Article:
Imagine a world in which people live underground because the air is too polluted to breathe; humans communicate through a vast "Machine" that connects anyone in the world through undersea cables but exacts a price in lost intimacy.
Of course, this could never happen. That's why they call it science fiction. E.M. Forster wrote The Machine Stops in 1909, anticipating the trade-offs we make for convenience. Now Freefall Theatre has staged an adaptation by Eric Davis, its artistic director, tweaking the novella only slightly to sharpen its focus for 2018 audiences. Davis also directs the show.
The hexagonal console is dominated by a flat screen, and the video chat a woman holds with her son looks pretty much like Skype. Vashti, part of a lecturer class of future citizens, is due to speak to thousands soon about the history of Australian music but can block out a brief chat with her adult son, Kuno. The mood, from the tranquil blue and white to the state-of-the-art sound system and soft music, suggests comfort. It's the kind of world you could imagine living in, even in an underground cubicle that looks exactly like everyone else's cubicle.
Davis introduced his work after the theater dropped an adaptation of George Orwell's Animal Farm over rights issues. It's dark and didactic, pretty much saying outright that humanity has strayed badly off course. The delicacy lies in how thoroughly these residents of a unified planet (there was a Great Rebellion, followed by a Cultural Unification) have interpreted submission as progress.
Casting shines like a jewel. Ann Morrison inhabits the sharp crevices of Vashti, most strikingly in the all but indifferent posture she adopts toward her son. She says as much without lines as when she speaks. The nuances of her conflicted feelings show up in every slight turn or frown as she listens to her son railing against the subjugated world they live in.
"We created the Machine to do our will, but we cannot make it do our will now," he says. "It has robbed us of the sense of space and of the sense of touch, it has blurred every human relation and narrowed down love to a carnal act."
Rob Glauz as Kuno makes a powerful case for life as we know it. His approach is at once passionate and fatalistically sad, as if Kuno knows the odds of getting out from under the Machine are impossible. Each actor models half of an insoluble love relationship; perhaps they even model any mother and her adult son or daughter. One wants continued safety and protection for the child she raised, the other to carve out a distinct identity.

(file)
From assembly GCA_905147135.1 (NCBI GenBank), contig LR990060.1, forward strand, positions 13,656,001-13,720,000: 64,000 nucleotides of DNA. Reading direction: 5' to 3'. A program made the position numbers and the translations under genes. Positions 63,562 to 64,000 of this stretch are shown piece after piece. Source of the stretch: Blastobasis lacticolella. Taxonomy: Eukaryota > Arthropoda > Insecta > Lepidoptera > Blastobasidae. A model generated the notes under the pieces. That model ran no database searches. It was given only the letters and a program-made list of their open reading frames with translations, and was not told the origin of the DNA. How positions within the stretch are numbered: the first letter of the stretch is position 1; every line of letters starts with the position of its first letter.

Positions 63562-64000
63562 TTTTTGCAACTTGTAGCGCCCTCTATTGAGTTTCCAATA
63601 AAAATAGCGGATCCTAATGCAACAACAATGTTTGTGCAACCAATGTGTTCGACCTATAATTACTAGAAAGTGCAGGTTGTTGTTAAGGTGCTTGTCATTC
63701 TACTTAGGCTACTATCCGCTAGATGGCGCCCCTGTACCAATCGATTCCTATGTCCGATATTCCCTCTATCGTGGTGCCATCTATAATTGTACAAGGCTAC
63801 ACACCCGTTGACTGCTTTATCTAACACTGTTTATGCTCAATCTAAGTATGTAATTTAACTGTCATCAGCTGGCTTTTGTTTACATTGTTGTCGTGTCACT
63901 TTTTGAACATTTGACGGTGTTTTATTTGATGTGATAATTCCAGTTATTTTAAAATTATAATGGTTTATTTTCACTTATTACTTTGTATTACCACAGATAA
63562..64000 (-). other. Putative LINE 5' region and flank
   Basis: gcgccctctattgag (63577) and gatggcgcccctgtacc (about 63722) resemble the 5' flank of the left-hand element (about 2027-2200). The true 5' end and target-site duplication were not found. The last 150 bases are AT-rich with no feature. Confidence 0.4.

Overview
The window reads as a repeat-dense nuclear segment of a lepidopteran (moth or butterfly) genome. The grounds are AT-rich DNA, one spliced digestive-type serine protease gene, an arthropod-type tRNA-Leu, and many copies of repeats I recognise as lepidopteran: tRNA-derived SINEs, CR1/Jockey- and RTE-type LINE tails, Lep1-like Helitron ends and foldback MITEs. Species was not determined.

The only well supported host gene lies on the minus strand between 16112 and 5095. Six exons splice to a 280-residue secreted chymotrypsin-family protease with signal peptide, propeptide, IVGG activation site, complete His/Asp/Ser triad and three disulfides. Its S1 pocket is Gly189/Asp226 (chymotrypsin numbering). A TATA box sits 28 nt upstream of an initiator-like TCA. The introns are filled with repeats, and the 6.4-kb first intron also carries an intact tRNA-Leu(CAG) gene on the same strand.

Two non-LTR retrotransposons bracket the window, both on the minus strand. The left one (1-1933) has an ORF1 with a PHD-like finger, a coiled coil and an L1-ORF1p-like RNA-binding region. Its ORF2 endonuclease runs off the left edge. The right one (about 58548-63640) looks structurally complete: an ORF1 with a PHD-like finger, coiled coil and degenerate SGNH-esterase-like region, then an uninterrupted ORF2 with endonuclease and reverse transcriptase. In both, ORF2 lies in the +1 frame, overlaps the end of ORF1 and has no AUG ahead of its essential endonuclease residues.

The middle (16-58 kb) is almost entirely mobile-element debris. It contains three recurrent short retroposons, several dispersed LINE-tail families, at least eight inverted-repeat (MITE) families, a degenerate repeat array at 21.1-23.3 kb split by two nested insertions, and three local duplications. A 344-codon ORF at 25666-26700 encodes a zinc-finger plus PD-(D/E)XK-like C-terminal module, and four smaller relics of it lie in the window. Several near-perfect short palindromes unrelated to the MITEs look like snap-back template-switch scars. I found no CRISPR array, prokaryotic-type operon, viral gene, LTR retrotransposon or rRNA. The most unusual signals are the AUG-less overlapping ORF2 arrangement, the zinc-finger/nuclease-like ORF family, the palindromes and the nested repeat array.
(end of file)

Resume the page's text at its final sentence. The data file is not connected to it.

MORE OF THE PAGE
Meanwhile, the world she calls civilized stigmatizes casual touch and sacrifices pleasure for the absence of pain, dispensing of chronic illness through euthanasia. The Machine layers in audio and video messages from its most eloquent apologists, including Brian Shea with a hilarious take on why even basic observations filtered through others are more reliable than "direct experience."
This anti-empirical screed runs counter to Kuno's visits outside the underground bubble, where residents are told they can't breathe the toxic air without a respirator. Acrobat Adam Kezele acts out these explorations, climbing a pole or soaring from a sash rigging. Megan Morgan, the aerial choreographer, plays the woman he met. Their above-the-ground dance, without respirators, represents the adaptation's biggest departure from the story and its most beautiful sequence.
Depending on machines, of course, only works when humans are around to maintain them. What happens when machines start evolving and building themselves? If the ending is a bit abrupt, well, so is the novella. The point is not so much about a fairy-tale resolution but to shine a light on where we've been and where we may be headed.
Contact Andrew Meacham at firstname.lastname@example.org or (727) 892-2248. Follow @torch437.